Lowoil and gas prices have driven another supermajor oil and gas company's creditrating down, as S&P Global Ratings on July 12 dropped 's long-termcorporate credit ratings to A from A+, reflecting anticipated below-levelcredit metrics and discretionary cash flow through 2017.
Shellis the second largest of the supermajors, behind , which its AAA credit rating fromS&P in April.
Theoutlook for Shell is stable, due to an expected material improvement in thecompany's credit metrics in 2017, S&P said.
"[D]espitemanagement's commitment to reduce debt after the $54 billion of , Shell's credit metricsand discretionary cash flow will remain materially below levels commensuratewith the previous A+ rating in 2016 and 2017, as we expect continuing low oiland gas prices," S&P said. "We assume that Shell's ratio of fundsfrom operations to debt will improve from a very weak 20% in 2016 to about 30%in 2017, but will remain materially below the 40%-45% level that we see as aminimum for an A+ rating."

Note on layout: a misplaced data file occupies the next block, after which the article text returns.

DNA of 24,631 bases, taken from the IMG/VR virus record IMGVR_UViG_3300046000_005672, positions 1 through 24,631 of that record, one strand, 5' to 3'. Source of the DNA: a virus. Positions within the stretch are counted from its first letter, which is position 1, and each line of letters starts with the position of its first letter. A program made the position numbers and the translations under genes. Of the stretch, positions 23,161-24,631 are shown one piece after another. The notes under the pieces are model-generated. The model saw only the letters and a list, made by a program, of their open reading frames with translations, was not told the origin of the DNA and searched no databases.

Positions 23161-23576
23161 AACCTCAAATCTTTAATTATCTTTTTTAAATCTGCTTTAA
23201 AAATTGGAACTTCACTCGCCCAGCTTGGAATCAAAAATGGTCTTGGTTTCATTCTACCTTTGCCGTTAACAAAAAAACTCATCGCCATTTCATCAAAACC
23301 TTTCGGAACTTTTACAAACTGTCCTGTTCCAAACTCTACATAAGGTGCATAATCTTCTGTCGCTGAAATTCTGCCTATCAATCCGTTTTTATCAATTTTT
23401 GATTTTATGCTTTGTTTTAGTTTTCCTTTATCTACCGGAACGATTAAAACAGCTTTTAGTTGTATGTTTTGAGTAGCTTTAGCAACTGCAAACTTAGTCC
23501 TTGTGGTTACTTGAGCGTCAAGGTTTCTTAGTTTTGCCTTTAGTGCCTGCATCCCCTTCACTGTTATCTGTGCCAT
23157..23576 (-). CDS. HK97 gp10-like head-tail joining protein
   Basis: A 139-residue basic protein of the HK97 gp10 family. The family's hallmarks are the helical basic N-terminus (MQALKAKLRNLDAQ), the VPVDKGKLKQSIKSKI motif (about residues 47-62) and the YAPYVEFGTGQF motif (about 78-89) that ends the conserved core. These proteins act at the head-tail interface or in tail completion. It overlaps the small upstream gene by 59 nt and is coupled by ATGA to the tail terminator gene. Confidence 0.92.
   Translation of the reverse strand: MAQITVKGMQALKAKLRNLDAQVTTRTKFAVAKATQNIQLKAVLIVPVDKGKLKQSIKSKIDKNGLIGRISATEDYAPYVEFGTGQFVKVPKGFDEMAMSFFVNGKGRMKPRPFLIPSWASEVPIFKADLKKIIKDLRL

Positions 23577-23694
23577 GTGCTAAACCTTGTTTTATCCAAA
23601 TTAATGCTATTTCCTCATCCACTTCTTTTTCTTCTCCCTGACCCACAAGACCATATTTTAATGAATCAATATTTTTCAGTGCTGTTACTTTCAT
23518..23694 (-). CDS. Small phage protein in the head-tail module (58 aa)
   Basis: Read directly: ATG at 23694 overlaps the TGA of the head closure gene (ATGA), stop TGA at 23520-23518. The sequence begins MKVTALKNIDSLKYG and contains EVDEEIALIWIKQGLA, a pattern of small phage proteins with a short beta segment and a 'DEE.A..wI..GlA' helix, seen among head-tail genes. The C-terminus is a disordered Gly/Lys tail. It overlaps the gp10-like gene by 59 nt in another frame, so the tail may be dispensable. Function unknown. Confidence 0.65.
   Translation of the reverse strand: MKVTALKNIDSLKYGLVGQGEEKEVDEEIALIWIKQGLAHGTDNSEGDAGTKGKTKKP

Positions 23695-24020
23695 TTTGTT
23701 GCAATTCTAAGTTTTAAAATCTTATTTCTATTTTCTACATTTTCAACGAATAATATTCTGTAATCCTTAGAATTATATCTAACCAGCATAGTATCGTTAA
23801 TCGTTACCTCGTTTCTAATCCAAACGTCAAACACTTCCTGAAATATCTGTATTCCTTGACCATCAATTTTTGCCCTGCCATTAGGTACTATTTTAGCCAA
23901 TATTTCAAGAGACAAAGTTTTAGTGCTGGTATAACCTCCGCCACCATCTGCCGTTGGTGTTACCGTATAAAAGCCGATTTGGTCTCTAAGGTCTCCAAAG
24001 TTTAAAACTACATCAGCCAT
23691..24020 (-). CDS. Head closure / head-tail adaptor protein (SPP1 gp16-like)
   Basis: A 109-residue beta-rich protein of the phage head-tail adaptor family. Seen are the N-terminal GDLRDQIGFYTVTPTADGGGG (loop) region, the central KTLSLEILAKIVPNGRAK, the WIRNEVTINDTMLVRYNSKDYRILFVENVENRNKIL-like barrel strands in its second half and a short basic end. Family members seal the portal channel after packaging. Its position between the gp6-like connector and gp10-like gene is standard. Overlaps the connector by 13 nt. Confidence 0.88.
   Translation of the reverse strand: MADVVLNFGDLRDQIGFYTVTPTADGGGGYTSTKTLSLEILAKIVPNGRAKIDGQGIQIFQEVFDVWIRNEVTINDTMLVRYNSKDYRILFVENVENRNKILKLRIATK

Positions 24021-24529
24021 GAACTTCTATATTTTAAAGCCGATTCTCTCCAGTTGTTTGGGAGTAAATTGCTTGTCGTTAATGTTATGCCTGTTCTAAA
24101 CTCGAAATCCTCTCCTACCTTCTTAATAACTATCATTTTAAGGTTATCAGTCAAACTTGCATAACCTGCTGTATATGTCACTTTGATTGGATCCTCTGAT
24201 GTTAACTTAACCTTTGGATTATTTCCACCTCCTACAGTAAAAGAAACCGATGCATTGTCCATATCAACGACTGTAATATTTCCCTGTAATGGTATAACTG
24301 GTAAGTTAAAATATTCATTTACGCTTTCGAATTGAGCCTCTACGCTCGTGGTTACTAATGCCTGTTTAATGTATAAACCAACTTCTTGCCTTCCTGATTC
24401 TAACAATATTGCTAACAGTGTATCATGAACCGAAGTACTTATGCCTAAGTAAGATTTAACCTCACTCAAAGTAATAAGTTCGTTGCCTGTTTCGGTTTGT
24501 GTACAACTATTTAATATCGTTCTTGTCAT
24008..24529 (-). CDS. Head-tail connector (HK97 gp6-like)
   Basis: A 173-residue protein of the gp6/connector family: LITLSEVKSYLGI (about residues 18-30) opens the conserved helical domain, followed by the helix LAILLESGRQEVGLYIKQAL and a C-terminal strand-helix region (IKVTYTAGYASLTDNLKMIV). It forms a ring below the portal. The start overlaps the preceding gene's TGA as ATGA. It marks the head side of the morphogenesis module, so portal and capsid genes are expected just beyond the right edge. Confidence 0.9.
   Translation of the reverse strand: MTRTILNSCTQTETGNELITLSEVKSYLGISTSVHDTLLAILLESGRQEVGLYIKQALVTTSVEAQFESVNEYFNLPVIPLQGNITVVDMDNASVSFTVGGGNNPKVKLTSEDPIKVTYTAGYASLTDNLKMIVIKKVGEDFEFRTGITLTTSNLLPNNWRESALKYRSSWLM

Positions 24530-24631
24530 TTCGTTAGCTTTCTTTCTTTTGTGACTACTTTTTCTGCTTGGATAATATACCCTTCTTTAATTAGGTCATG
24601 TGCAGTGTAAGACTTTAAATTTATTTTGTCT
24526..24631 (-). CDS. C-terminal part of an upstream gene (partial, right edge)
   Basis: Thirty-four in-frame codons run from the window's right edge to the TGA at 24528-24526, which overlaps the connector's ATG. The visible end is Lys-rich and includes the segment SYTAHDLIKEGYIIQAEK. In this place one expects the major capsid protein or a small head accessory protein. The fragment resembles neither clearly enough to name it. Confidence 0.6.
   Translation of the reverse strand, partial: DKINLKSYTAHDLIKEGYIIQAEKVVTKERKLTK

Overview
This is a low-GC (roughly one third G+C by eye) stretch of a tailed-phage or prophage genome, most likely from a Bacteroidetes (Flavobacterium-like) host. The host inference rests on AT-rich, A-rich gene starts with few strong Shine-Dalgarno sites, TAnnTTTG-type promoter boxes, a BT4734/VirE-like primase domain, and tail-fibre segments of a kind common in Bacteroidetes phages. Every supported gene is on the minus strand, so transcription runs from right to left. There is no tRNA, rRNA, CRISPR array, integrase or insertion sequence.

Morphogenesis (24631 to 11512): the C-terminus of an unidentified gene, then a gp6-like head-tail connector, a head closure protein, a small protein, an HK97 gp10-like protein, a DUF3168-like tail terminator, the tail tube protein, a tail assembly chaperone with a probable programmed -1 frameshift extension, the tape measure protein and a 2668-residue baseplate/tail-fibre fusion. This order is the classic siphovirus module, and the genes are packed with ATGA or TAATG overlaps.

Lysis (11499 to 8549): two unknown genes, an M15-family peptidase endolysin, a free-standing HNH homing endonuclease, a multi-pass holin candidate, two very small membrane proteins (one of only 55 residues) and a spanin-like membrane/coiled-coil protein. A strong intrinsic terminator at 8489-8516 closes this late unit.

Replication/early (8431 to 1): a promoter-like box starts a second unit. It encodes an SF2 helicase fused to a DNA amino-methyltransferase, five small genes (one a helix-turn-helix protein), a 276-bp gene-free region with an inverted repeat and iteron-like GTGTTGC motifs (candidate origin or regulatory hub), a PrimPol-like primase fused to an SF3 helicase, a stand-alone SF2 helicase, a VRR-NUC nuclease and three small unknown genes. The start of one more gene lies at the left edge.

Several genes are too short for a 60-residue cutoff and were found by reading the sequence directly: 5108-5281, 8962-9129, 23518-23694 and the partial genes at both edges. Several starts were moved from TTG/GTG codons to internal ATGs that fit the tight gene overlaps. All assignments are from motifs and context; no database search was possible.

Therating agency also affirmed the A-1 short-term corporate credit rating on Shelland downgraded ratings on Shell's subsidiaries, including BG Energy Holdings,by one notch.
S&P Global Ratings andS&P Global Market Intelligence are owned by S&P Global Inc.